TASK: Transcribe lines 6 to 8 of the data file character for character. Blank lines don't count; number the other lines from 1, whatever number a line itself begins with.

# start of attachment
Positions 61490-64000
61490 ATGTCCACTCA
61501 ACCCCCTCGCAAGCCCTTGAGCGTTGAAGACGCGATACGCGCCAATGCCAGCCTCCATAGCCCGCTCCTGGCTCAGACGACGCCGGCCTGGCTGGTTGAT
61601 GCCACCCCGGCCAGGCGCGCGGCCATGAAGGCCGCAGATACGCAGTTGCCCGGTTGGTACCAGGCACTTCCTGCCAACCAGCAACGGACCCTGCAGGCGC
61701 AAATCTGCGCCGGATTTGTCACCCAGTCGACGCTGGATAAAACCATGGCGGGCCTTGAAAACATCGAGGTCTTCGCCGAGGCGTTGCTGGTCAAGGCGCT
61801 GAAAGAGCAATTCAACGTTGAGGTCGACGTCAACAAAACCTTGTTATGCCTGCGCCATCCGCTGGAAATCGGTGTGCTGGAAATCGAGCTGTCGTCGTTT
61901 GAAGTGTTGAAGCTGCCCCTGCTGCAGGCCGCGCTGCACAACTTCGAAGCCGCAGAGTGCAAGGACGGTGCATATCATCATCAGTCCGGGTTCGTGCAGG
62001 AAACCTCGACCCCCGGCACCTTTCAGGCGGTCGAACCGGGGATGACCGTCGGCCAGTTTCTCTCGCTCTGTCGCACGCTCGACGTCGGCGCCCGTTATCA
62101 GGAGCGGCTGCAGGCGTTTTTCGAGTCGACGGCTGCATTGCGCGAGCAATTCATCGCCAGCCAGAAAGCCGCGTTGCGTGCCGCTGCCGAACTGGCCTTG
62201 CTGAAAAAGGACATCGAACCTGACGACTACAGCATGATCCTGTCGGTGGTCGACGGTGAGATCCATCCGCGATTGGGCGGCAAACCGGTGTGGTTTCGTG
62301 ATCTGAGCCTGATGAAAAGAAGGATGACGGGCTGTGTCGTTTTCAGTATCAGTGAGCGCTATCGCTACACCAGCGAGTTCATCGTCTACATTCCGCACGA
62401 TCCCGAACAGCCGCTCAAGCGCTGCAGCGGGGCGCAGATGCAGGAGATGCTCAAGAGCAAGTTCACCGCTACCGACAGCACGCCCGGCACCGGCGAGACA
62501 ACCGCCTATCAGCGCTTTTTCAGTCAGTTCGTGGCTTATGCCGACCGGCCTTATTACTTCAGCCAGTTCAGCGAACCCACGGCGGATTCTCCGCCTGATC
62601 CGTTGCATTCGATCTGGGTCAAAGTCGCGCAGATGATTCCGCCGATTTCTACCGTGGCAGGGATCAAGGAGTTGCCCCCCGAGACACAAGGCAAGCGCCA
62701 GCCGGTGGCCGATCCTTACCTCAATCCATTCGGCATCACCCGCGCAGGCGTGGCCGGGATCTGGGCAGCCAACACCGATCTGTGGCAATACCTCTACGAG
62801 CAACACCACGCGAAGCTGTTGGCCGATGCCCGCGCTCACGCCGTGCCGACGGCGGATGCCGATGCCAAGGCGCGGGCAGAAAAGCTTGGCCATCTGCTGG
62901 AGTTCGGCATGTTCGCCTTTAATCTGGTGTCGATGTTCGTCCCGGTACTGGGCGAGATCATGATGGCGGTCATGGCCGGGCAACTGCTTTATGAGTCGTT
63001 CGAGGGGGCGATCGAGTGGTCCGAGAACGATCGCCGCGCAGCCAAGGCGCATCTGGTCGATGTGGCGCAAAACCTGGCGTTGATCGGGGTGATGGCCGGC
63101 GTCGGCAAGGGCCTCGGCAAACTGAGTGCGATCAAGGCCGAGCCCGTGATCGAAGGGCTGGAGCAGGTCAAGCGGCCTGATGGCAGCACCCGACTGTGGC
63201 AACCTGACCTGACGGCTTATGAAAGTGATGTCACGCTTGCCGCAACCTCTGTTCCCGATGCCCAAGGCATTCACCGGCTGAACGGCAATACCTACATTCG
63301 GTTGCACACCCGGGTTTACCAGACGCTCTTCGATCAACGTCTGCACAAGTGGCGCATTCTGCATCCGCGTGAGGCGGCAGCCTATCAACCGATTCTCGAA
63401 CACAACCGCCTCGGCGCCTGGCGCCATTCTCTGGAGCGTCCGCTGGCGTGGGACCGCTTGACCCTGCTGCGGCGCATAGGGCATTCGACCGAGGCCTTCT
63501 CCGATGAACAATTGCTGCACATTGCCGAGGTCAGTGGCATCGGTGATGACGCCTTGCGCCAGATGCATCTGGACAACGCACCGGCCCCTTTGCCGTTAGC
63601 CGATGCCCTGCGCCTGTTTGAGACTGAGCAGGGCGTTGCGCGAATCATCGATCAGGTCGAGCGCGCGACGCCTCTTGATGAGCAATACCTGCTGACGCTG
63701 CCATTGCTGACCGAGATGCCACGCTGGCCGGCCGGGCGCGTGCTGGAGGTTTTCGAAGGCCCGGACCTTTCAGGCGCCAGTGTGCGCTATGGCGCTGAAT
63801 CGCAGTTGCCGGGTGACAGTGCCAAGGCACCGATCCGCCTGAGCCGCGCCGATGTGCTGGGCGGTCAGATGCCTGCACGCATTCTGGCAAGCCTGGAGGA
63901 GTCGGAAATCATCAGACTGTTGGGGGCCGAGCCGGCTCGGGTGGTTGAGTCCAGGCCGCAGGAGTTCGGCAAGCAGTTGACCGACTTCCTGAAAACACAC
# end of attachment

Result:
61801 GAAAGAGCAATTCAACGTTGAGGTCGACGTCAACAAAACCTTGTTATGCCTGCGCCATCCGCTGGAAATCGGTGTGCTGGAAATCGAGCTGTCGTCGTTT
61901 GAAGTGTTGAAGCTGCCCCTGCTGCAGGCCGCGCTGCACAACTTCGAAGCCGCAGAGTGCAAGGACGGTGCATATCATCATCAGTCCGGGTTCGTGCAGG
62001 AAACCTCGACCCCCGGCACCTTTCAGGCGGTCGAACCGGGGATGACCGTCGGCCAGTTTCTCTCGCTCTGTCGCACGCTCGACGTCGGCGCCCGTTATCA